“Hey, Ronna, come here,” he motioned.

“Uh, hi, sure,” I agreed, surprised at the contact.

I walked slowly to his door, uncertain what he could want.

“I’ve moved out of my apartment. I’m living in a hotel over on Samish Way,” he said.

“Oh, wow! I didn’t realize,” I responded. Samish Way was Bellingham’s own Skid Row.

“Yeah, I was wondering if you would be willing to help me. I need to get the apartment cleaned out before the end of the month or those freaking landlords will charge me for another months’ rent. Do you know those people have made over $50,000 off of me since I’ve lived here?”

That’s how rent works, I thought.

“Sure, I’ll help you, Perry,” I offered.

“Well, before you say yes, take a look inside here. I have a lot of stuff. You can keep or sell anything that you find. You should be able to make some money,” he said.

“Ok, I’ll take a look. I don’t mind helping you out,” I said.

“I want it to be worth it for you. I want you to help you out, too. Anyway, tell me what you think. Here are my keys. I’m leaving right now to go back to the hotel. Just text me and let me know,” Perry said, handing me his keyring with hesitation.

“I’m embarrassed at how I’ve let the place get,” he mumbled. “I’m embarrassed for you to see it.”

“Hey, it’s ok. Don’t worry about it,” I reassured. “I’ll take a look tonight and leave your keys in the mailbox,” I said, turning to open my door.

“NO! Don’t do that!” Perry sounded alarmed. “Leave the keys over in that planter. There’s a plastic bag under the leaves in the dirt.”

“Oh! Good idea! Will do,” I agreed and went inside for dinner, unsure what I was getting myself into.

After he was gone, I went to check out Perry’s apartment. Marie and Oliver, who was finally visiting, followed me over. I opened the door and slowly entered the dim light of the hallway. A surveillance camera watched from the corner above the door. On closer inspection, the camera wasn’t connected to anything. The dirty beige carpet of the hall was lined with thick, heavy duty floor mats, the kind you might find in a mechanics’ garage or a warehouse. Those weren’t cheap, I thought. The air was pungent with the sour stink of smoke and abandonment, with an underlying whiff of filth.

We tentatively entered the open door of the first bedroom to the left. It wasn’t so bad. There was no furniture. No bed. A narrow pathway wound around boxes and random piles of stuff, as though a load meant for the dump had detoured into the bedroom and flopped on the floor. A broken electric bicycle leaned against the wall. The closet was crammed with ancient men’s clothes. I thumbed through the hangers for a minute, wondering if I might find a super valuable classic rock tee shirt. No such luck.

Back in the hall, I pushed open the door to the storage closet off to the right. The bottom shelf and floor were covered with brown sticky goo. Undeterminable. Other shelves contained rows and rows of bulk-bought cleaning supplies and toilet paper. I would never have to buy toilet bowl cleaner again. A shop vac and vacuum cleaner stood in the corner. So far, so good for value.

Marie and Oliver walked nervously ahead of me into the second bedroom. Teetering towers of empty Amazon boxes left just enough room to squeeze the door open. The room was impassable; any light from the window was completely obscured by the stacks of boxes, which immediately began to topple, the packaging floating to the floor.

“Oh my God, I can’t even get to the light switch,” Oliver said, trying reach behind a pile without knocking it over.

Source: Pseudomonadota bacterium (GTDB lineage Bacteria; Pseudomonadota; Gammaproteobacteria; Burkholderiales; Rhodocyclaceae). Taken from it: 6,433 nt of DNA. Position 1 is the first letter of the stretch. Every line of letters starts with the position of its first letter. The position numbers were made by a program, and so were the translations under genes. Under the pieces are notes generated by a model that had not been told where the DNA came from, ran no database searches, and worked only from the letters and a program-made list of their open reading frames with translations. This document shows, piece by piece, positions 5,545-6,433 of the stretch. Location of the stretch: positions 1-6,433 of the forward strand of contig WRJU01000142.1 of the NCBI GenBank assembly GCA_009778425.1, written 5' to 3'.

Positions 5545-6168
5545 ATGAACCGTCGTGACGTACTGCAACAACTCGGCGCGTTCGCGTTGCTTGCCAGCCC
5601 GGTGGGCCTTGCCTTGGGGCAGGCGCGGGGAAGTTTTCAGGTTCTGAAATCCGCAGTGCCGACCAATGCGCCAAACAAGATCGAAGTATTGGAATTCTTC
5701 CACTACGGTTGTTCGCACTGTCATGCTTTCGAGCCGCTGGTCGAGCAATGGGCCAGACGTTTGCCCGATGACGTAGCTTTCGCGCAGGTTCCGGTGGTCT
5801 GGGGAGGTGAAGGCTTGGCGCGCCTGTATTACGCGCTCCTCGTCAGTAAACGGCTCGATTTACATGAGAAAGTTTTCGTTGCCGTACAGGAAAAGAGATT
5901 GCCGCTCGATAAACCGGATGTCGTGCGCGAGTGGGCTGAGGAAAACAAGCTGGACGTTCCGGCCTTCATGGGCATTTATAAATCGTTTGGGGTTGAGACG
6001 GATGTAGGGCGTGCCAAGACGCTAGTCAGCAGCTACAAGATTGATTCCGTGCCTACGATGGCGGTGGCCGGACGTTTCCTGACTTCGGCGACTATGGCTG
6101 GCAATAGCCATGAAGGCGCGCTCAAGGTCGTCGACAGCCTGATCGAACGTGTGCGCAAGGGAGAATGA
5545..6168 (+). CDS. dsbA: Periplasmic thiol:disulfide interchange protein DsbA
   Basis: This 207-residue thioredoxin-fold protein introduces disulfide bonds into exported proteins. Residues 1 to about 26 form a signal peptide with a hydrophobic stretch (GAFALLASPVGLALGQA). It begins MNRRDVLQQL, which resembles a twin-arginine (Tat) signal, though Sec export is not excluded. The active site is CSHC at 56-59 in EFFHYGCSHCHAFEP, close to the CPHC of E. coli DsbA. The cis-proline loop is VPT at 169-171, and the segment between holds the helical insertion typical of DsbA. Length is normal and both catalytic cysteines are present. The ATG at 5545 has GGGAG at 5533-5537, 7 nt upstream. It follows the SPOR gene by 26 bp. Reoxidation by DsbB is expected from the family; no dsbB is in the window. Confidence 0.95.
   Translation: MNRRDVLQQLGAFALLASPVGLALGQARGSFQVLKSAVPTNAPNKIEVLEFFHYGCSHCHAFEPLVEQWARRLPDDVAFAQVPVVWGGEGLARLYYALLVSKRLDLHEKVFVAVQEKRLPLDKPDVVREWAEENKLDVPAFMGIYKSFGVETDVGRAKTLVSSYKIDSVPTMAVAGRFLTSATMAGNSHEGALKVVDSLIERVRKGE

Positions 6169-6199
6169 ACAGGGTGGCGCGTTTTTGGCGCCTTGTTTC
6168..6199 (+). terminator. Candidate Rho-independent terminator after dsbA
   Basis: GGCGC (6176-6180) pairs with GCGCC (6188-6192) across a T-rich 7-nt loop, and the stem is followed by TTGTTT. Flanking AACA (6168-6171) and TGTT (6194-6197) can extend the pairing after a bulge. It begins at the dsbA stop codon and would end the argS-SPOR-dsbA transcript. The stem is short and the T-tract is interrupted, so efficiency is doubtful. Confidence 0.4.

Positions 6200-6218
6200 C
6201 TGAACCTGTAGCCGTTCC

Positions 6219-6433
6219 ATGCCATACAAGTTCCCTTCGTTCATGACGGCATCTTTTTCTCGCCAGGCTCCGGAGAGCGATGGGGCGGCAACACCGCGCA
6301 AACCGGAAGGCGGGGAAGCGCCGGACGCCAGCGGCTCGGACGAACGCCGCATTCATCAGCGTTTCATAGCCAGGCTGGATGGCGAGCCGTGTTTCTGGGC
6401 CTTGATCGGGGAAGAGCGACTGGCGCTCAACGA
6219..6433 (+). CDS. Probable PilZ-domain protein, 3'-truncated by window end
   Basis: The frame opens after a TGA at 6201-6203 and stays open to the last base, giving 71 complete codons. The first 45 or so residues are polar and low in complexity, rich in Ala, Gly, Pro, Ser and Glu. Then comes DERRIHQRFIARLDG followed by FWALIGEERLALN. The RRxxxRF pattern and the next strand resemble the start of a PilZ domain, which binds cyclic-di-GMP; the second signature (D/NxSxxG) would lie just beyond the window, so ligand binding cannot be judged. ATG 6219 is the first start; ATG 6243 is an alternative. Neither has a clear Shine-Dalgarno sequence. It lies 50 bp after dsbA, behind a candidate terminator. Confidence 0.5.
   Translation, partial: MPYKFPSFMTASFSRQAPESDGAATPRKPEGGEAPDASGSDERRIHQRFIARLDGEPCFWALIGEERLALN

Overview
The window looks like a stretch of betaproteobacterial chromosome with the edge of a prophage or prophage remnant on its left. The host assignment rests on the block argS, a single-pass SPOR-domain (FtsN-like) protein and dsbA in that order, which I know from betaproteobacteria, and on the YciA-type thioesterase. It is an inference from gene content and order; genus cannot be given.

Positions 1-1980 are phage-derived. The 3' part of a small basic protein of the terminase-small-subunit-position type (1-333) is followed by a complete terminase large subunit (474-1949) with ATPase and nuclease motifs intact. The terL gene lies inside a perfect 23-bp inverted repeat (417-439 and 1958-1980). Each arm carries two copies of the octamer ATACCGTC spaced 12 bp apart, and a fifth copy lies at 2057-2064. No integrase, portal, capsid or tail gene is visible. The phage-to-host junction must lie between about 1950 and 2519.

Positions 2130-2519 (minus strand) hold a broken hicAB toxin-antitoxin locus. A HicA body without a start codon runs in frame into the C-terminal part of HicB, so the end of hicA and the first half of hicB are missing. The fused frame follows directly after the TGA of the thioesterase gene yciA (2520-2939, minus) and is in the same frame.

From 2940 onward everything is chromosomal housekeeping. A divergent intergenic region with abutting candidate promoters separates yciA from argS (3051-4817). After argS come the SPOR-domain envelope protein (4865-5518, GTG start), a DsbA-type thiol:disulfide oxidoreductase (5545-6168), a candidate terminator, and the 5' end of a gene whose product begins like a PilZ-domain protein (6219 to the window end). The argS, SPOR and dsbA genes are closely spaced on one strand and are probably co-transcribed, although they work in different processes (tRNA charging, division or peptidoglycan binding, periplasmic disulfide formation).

“If we’re gonna find bodies, they’re gonna be in here,” Marie whispered.

As Marie stepped into the room, her foot came down on an air pillow packing bubble, which popped with a loud bang, as if from a gunshot. The kids screamed and dissolved into nervous giggles. I peered past their heads into the room at the rows of silver shelving racks lined with plastic storage bins that filled the room. The back wall was impossible to see.

“Be careful, you guys,” I warned with a laugh. “There could definitely be bodies.”

Back across the hall, the bathroom was beyond filthy. The outside of the toilet was a mass of pubic hair stuck to grime, dust, and pee. Somehow, the inside of the toilet was cleaner than the outside, just mold, and the requisite ring. The bathtub was covered with a layer of pink slime.

“God, I hope there are some rubber gloves in all those cleaning supplies,” I said with a grimace as the kids made puking noises and hurried toward the living room. While they continued to explore, I entered the kitchen.

“Mom, Mom,” Marie shouted, rattling a clinking container. “This peanut tin is full of QUARTERS!”

“Cool! Keep it!” I called from the kitchen. “If you’ll help me, you can keep all the change you find.”

“SWEET!” she yelled and began ripping lids off the peanut tins that lined yet another shelving unit. Some had change and some had empty capsule parts, tiny baggies and plastic droppers.

The kitchen countertops were solid sheets of stickiness. I tried to pick up a blender, an expensive one, but it was glued to its spot on the counter in a ring of that brown goo. I tried to move other appliances, utensils, anything laying on the counter. Everything stuck. The cupboards were full of filthy, high-end cookware, all of it melted and wrecked. I inched around the backside of the kitchen, scooting between filing cabinets and a table piled with papers, and into the living room. A 52-inch television covered one window, blocking the view of Bellingham Bay. Banks of computers with slick monitors sat on a Geek desk. More metal shelving units piled with boxes and peanut tins formed a barricade around the computer and TV area, the only open space in the apartment. This was where Perry hung out.

“This desk is SO COOL,” Oliver exclaimed, pushing the hydraulic controls.
“Look at all these cases of Monster drinks under here! Can I have them?”

“You can have one pack,” I agreed. “That much Monster would kill you.”